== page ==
The language of assimilation
Franklin believed the immigrants were “generally of the most ignorant, stupid sort of their own nation” and thus unable and unwilling to learn English.
“As few of the English understand the German language, and so cannot address them either from the press or the pulpit, ’tis almost impossible to remove any prejudice they once entertain,” he wrote, complaining that few of their children were taught English, they imported books from Germany, printed materials in their native language and even “the signs in our streets have inscriptions in both languages, and in some places only German.”
“They began of late all their bonds and other legal writings in their own language, which (tho’ I think it ought not be) are allowed good in our courts, where the German business so increases, that there’s continual need of interpreters,” Franklin railed. “I suppose in a few years they will also be necessary in the Assembly, to tell one half of our legislature what the other half says.”
I wish that the sweet Dr. Franklin could come to the future and see what’s become of those newcomers who so threatened his vision of an English-speaking America.
Today, according to a Bloomberg compilation of data from the Census Bureau’s 2010 American Community Survey, more than half of the nation’s 3,143 counties contain a plurality of people who describe themselves as German-American. The number of German-Americans rose by 6 million during the last decade to 49.8 million, almost matching the 50.5 million Hispanics who call the U.S. home.
And guess what? According to the most recent census figures on multilingual households, of the 1.1 million people who speak German at home, less than 5 percent don’t speak English well or at all.
This is one of America’s greatest immigrant success stories, right? You don’t think that, during Oktoberfests held annually across the country, attendants make fun of or look down on German-Americans who don’t sprechen sie deutsch, do you? I’ve never heard of such a thing.
So how could it be that if a Latino makes it to the big time, he or she catches flack for not speaking Spanish?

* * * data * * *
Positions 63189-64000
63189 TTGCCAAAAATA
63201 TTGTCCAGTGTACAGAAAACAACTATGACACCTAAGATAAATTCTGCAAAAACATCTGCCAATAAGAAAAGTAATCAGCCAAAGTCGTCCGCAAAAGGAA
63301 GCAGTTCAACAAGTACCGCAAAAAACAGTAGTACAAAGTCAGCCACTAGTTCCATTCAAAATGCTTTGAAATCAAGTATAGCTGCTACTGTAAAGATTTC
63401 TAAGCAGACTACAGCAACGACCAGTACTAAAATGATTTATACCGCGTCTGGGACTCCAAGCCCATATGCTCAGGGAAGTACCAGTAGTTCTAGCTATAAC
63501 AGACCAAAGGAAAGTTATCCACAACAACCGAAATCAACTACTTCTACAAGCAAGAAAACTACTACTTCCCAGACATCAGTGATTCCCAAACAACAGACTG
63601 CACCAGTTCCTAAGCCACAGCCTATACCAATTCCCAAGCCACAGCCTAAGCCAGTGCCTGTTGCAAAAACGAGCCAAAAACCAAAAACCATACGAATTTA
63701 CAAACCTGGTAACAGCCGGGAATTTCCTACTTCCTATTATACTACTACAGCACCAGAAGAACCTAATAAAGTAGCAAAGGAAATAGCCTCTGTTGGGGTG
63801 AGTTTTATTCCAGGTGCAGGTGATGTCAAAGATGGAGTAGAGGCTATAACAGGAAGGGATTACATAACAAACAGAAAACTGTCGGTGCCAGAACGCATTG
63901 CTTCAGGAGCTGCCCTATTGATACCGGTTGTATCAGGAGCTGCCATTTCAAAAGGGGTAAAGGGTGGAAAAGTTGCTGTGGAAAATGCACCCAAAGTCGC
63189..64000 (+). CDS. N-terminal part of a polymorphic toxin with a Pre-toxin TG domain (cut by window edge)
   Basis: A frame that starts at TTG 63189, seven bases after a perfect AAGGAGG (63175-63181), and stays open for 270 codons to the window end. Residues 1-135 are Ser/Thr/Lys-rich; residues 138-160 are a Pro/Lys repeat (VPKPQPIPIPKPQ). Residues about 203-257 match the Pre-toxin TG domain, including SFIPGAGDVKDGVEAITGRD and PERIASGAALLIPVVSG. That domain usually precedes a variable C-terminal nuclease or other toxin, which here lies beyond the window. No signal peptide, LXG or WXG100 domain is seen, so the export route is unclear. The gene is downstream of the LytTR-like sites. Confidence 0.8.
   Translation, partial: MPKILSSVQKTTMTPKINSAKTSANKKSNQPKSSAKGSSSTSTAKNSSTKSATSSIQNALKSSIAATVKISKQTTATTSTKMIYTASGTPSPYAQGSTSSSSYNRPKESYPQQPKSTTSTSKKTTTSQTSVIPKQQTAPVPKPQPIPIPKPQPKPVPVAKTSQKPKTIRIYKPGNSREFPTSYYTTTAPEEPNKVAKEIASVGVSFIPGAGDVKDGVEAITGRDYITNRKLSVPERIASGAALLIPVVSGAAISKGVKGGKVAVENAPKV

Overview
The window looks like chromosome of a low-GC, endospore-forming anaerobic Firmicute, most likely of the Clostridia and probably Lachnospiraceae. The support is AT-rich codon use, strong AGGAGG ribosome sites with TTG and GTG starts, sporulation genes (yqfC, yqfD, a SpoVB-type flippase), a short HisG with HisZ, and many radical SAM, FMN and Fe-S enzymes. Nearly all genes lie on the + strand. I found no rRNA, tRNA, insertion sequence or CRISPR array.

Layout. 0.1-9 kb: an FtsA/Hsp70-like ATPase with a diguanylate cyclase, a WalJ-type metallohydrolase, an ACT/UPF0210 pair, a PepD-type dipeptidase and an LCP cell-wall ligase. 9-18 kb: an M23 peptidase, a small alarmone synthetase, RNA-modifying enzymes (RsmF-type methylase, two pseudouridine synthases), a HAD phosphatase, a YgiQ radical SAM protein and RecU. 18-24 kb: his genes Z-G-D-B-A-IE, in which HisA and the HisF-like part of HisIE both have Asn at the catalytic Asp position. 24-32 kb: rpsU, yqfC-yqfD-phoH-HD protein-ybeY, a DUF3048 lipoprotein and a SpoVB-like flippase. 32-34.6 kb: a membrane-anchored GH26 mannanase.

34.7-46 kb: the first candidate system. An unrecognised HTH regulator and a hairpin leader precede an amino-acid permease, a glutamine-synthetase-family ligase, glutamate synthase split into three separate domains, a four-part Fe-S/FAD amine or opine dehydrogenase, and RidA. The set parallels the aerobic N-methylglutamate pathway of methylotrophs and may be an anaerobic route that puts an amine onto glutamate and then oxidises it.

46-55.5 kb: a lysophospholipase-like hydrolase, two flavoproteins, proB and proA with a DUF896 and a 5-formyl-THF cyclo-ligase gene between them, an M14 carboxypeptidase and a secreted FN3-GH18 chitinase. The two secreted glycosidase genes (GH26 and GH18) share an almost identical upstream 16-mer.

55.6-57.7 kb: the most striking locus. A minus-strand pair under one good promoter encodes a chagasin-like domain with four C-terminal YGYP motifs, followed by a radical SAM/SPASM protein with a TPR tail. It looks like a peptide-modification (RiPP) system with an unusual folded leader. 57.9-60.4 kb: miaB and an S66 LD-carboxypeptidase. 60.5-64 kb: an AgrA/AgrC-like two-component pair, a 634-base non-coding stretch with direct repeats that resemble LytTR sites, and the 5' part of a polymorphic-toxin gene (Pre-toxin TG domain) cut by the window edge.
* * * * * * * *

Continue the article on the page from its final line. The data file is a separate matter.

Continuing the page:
This is exactly what has happened to the Boston Fire Department’s new second in command, Steve Abraira, who last year became the city’s first Hispanic chief and the highest-ranking Latino in the department’s history.
Recently, The Boston Herald reported the “surprising news” that—gasp!—the Miami-born Abraira doesn’t speak Spanish.
Depending on which news site you read about this supposedly startling discovery, the comments range from discussions of tokenism and bitterness about affirmative action to complaints that it should be no surprise—or big deal—that a Latino doesn’t speak Spanish.
Huffington Post’s Latino Voices’ story did an excellent job of balancing the competing ideas that retaining Latino culture and language is a positive thing with many Hispanics’ fears that Spanish will eventually die out as a part of Latino identity.
This story spurred a social media flurry of tweets and status updates with the angst-filled litmus-test question: “Does NOT speaking Spanish make you any less Latino?”
As my mostly monolingual Anglo husband—and co-parent to two boys whose Spanish-language vocabularies consist mainly of the labels on the popular Mexican bingo game called “Loteria”—would say: “Ay, dios mio!”
If you even have to ask the language questions, then you really don’t get what being an American is all about.
The legacy of Latinos in the U.S., as proved by all descendants of immigrants from the Founding Fathers on down, is to become one from many. Yes, a few things from the “homeland,” including language, are lost while much more is gained in the “Promised Land” our immigrant forefathers and mothers sacrificed so much to reach.
A Hispanic fire chief in super-Irish Boston who can’t speak Spanish to its burgeoning Latino population got hired for his skills and not his ability to speak a foreign language. Ben Franklin would be so proud.
Esther Cepeda is a columnist for the Washington Post Writers Group. Her email address is firstname.lastname@example.org.